Kathleen Bernardo Aviso named Asia’s Rising Scientist for environmental research

HSBC Philippines
Kathleen Bernardo Aviso
Professor Kathleen Aviso develops mathematical models that help industries make sound decisions that may curb climate change. Photo credits to Asian Scientist Magazine.

Dr. Kathleen Bernardo Aviso has been named among Asia’s Rising Scientists by Asian Scientist Magazine for her environmental research using mathematics.

The award-winning Singapore-based science and technology (S&T) magazine, which earlier named 8 Filipinos among the region’s best scientists, recognized the contributions of Dr. Aviso to environmental research using mathematical models in a published release on September 18, 2020.

The Asia’s Rising Scientist received her Chemical Engineering degree (cum laude) at the University of the Philippines Diliman in 2000. She later pursued her masters in Environmental Engineering and Management (with outstanding thesis award) in 2006 and Ph.D. in Industrial Engineering at DLSU in 2010.

The 2013 Outstanding Young Scientist awardee is developing mathematical models for designing sustainable industrial systems, in which she created low-carbon energy technologies to the optimal allocation of human resources during climatic disruptions.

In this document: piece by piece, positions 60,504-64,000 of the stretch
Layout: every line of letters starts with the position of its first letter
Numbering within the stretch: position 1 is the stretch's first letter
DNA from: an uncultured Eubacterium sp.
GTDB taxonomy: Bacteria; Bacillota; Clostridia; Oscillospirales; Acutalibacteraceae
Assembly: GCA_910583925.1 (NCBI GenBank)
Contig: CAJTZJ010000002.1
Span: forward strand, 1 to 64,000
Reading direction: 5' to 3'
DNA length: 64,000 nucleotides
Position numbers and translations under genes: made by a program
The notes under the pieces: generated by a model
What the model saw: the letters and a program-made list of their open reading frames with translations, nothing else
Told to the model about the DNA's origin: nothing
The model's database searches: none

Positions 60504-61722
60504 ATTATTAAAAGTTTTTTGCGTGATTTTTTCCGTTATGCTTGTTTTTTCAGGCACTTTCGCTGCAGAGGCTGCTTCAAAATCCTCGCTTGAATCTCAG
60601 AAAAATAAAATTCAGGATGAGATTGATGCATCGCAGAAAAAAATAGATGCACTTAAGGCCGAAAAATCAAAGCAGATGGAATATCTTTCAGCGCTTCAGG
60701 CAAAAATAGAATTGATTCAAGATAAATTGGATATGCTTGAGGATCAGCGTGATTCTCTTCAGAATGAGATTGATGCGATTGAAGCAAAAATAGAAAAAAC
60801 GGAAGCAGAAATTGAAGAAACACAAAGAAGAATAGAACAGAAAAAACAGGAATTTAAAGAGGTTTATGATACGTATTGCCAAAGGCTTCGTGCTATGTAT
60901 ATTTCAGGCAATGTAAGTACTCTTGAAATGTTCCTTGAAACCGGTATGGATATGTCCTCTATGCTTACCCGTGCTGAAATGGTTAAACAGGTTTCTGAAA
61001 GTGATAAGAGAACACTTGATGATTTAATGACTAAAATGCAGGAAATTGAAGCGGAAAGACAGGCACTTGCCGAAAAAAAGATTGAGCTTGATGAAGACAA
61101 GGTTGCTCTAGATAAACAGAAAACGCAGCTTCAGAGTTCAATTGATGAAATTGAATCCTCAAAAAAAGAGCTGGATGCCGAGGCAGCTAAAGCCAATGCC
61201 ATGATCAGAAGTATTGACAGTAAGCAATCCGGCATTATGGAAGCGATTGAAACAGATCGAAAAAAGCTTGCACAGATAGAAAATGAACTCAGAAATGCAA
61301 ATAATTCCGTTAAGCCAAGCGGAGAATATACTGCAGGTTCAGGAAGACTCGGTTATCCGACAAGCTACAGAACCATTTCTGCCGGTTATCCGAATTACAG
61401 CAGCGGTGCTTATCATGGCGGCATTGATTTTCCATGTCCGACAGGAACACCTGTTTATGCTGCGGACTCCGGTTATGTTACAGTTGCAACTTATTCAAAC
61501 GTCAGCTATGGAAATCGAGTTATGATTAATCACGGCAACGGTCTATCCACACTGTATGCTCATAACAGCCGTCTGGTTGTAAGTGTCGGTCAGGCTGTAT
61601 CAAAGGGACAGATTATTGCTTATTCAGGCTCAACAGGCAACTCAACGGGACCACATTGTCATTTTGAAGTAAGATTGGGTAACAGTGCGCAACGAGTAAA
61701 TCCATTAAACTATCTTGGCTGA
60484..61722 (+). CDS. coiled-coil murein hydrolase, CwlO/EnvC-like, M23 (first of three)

Professor Aviso also created a model based on game theory to simulate and optimize how governments can influence the industry to invest in green technologies in 2010 which still remains relevant to current sustainability issues today.

Multiple awards have been received by the 41-year-old engineer who is also currently the Assistant Dean for Research and Advanced Studies at the Gokongwei College of Engineering at DLSU.

In 2008, Aviso won the Outstanding Scientific Paper Award from the National Academy of Science and Technology. She was named one of the nine finalists of the 2016 ASEAN-US Science Prize for Women.

“My message to Asian scientists is that we can become contributors to global rather than just regional scientific concerns and that we should always look at problems and solutions from a broader perspective. With the right training and mindset, researchers in developing countries can do more than just local science,” said Aviso.

Filipino scientists who have been recognized for their research include DLSU professor Dr. Michael Angelo Promentilla whose Wastewater-to-fertilizer won the Php13 million UK Newton Prize in January.

Meanwhile, the University of the Philippines researchers dominated the 2020 Outstanding Young Scientists National Awards held amid the pandemic.

SEND Congratulations in the comments below to Dr. Kathleen Bernardo Aviso for being named as one of Asia’s Rising Scientists!

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Alyssa Leyda-Aldemo
Alyssa Leyda-Aldemo was a contributor in the News Letter of her former agency and is currently a content writer on her church's website and social media platform. She is now a full-time housewife who wants to re-ignite her passion for writing.